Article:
Daniels v. State Road Department

Annotate this Case

170 So. 2d 846 (1964)

Harold K. DANIELS and Ruth K. Daniels, husband and wife, Appellants, v. STATE ROAD DEPARTMENT of Florida, an agency of the State of Florida, and Sarasota County, a political subdivision of the State of Florida, Appellees.

No. 32664.

Supreme Court of Florida.

September 30, 1964.

Rehearing Denied November 6, 1964.

*847 Clyde H. Wilson, Sarasota, for appellants.

Bryan W. Henry and P.A. Pacyna, Tallahassee, for State Road Dept. of Florida; Wm. S. Boylston, Sarasota, for Sarasota County, appellees.

ROBERTS, Justice.

In this direct appeal from a judgment entered in eminent domain proceedings, the questions of (1) the applicability of Section 29 of Article XVI, Florida Constitution, F.S.A., to condemnation proceedings instituted by a state agency or political subdivision to acquire property for a purely public purpose, and (2) the validity of Section 73.10(3), Florida Statutes, F.S.A., are squarely presented. Accordingly, we have jurisdiction of the appeal under Section 4, Article 5 of our Constitution.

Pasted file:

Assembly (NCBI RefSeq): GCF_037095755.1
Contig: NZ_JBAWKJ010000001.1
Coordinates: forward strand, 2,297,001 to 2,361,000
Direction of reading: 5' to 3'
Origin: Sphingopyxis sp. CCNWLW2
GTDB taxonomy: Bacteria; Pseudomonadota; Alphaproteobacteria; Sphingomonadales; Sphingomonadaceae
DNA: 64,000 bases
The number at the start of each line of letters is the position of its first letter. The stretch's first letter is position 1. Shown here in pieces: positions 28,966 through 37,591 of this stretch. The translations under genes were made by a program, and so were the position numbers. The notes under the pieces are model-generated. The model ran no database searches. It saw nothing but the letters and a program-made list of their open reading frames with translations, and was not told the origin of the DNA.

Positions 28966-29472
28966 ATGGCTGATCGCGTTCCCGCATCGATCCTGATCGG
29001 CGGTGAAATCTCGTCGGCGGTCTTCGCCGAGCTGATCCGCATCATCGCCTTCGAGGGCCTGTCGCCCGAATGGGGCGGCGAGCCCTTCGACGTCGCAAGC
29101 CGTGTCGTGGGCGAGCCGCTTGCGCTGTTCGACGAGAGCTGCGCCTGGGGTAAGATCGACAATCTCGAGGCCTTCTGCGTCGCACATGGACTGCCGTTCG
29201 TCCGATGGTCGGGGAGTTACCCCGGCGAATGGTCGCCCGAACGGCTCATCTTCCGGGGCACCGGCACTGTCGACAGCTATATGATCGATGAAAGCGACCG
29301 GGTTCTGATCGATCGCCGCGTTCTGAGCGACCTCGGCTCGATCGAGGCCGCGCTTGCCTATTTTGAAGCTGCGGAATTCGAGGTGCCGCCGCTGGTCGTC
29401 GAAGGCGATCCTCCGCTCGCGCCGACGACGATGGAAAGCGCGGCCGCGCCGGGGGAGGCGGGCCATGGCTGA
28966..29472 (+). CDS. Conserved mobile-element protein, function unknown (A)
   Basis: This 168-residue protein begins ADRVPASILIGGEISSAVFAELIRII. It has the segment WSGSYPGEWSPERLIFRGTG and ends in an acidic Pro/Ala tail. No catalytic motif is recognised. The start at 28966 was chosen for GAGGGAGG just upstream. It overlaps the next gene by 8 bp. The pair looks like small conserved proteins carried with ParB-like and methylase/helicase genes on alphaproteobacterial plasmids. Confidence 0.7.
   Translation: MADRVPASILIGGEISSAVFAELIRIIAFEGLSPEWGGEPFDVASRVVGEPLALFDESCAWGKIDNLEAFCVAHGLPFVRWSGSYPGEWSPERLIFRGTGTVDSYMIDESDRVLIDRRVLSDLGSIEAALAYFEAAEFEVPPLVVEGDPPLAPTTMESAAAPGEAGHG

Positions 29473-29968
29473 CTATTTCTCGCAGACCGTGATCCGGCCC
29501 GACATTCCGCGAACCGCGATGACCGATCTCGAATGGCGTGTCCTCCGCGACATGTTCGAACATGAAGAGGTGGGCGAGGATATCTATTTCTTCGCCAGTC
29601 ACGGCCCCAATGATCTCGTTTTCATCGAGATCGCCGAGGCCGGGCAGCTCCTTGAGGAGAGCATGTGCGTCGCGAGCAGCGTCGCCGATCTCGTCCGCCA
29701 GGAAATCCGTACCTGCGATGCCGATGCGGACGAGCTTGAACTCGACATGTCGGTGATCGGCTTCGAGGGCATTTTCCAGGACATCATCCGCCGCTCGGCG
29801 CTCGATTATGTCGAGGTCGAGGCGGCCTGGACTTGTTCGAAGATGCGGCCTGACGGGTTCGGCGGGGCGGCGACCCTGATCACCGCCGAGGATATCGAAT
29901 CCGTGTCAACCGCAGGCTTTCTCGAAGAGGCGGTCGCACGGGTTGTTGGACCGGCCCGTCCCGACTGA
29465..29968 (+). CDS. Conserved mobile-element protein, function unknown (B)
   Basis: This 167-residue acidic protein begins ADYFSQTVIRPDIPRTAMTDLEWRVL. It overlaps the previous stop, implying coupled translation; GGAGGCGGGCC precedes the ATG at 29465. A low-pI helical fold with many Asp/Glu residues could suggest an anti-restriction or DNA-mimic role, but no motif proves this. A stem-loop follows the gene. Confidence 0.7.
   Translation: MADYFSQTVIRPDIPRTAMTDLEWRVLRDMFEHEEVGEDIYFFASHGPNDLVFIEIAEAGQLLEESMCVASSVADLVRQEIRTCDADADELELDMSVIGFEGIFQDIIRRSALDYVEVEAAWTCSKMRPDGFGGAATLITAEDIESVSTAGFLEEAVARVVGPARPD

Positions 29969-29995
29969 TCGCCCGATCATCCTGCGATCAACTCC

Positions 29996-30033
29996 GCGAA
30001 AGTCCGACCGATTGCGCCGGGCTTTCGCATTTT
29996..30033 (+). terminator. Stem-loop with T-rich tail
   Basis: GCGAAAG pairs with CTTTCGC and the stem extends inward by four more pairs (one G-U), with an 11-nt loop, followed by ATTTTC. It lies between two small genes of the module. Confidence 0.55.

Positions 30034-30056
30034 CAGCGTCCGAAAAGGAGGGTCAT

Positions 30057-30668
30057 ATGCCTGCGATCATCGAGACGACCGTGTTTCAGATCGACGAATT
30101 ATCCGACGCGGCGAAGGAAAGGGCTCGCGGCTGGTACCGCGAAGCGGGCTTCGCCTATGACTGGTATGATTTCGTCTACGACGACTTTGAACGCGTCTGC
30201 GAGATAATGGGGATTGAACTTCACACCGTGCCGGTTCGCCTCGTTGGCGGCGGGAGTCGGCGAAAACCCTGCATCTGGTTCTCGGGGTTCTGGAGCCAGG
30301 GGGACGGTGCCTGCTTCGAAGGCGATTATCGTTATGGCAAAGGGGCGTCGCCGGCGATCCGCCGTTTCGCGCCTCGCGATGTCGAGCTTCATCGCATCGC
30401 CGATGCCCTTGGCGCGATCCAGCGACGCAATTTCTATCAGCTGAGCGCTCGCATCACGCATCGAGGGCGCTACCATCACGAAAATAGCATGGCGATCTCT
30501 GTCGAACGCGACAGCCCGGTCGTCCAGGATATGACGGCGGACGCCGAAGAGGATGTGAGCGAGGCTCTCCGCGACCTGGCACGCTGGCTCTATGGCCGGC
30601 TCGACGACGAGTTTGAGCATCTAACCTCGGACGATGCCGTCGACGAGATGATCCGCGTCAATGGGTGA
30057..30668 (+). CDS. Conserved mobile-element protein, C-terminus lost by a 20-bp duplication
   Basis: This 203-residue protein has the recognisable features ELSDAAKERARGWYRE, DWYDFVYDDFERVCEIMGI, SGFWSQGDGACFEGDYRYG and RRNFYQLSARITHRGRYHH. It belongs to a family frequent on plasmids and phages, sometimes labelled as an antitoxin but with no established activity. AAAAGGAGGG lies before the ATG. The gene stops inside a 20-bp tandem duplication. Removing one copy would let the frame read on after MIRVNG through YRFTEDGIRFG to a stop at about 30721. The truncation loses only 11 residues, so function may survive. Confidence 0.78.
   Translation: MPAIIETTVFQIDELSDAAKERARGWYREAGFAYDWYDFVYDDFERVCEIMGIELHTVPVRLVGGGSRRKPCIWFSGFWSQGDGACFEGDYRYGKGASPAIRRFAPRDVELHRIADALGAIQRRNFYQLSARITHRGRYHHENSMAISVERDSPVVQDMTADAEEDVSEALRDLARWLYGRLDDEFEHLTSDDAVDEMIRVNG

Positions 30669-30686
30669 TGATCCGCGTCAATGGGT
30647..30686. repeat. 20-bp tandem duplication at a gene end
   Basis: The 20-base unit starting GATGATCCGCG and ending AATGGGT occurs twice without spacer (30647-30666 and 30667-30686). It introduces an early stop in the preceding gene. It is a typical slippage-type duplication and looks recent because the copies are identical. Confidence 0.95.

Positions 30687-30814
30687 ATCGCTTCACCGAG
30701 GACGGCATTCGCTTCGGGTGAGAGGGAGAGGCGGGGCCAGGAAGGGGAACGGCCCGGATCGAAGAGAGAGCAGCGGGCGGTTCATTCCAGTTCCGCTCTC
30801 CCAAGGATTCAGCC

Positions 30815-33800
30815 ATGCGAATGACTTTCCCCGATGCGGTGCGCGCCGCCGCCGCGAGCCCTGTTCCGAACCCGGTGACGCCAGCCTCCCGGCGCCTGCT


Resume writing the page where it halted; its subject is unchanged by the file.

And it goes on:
Section 29 of Article XVI reads as follows:

"No private property, nor right of way shall be appropriated to the use of any corporation or individual until full compensation therefor shall be first made to the owner, or first secured to him by deposit of money; which compensation, *848 irrespective of any benefit from any improvement proposed by such corporation or individual, shall be ascertained by a jury of twelve men in a court of competent jurisdiction, as shall be prescribed by law."

And the statute the validity of which was upheld in the lower court, Section 73.10(3), supra, provides that

"When the suit is by the state road department, county, municipality, board, district or other public body for the condemnation of a road right-of-way, the enhancement, if any, in value of the remaining adjoining property of the defendant property owner by reason of the construction or improvement made or contemplated by the petitioner, shall be offset against the damage, if any, resulting to such remaining adjoining property of the defendant owner by reason of the construction or improvement, but such enhancement in value shall not be offset against the value of the property appropriated, and if such enhancement in value shall exceed the damage, if any, to the remaining adjoining property there shall be no recovery over against such property owner for such excess."